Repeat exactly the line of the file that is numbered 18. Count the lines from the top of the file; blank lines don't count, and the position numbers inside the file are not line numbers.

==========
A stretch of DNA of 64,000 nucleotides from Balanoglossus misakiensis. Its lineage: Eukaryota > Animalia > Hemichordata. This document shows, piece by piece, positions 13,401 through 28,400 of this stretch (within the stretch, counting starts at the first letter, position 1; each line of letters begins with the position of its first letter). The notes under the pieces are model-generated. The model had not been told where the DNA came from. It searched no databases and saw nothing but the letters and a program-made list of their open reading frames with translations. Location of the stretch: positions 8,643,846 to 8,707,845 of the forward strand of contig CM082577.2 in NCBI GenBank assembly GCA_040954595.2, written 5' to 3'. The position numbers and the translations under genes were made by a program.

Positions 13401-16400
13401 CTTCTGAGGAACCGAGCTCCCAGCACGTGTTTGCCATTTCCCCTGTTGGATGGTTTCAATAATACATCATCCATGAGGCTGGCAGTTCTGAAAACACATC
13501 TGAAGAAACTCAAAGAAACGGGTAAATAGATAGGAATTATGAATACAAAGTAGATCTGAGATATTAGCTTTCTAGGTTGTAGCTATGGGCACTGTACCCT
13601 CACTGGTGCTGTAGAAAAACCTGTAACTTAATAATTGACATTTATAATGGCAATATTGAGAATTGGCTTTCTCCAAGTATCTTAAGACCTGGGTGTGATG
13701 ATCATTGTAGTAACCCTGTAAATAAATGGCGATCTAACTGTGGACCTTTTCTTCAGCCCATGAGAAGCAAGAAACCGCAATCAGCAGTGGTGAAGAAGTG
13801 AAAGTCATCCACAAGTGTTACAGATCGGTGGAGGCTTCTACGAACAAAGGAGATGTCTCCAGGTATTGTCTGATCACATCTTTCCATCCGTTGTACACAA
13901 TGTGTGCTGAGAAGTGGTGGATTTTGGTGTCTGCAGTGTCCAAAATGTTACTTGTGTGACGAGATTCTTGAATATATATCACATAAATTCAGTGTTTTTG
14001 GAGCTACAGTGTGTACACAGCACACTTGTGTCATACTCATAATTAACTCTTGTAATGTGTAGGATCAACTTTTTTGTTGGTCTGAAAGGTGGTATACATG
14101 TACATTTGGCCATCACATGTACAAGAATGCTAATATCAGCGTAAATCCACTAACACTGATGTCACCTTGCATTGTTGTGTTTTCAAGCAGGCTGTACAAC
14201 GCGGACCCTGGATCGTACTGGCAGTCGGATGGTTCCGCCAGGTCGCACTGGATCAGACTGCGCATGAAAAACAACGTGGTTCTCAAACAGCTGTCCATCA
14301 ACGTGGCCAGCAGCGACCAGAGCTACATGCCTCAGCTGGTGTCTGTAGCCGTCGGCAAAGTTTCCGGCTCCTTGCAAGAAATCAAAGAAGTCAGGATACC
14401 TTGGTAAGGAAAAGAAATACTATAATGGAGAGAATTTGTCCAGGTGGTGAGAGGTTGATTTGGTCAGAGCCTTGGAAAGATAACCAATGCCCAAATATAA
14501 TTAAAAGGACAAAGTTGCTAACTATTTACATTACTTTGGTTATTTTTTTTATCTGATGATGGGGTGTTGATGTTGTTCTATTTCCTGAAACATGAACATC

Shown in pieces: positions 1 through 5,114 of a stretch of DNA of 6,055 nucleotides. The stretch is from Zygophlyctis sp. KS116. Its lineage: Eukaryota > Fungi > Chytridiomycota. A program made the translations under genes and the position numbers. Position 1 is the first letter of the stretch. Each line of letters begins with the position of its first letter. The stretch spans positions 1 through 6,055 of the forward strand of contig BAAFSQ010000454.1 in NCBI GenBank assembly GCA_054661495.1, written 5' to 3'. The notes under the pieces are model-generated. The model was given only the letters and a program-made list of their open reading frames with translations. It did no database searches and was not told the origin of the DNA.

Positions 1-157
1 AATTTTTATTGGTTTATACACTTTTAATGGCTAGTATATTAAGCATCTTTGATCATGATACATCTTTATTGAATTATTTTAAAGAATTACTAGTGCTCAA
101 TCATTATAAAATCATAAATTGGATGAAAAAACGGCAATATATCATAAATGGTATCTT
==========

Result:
101 TCATTATAAAATCATAAATTGGATGAAAAAACGGCAATATATCATAAATGGTATCTT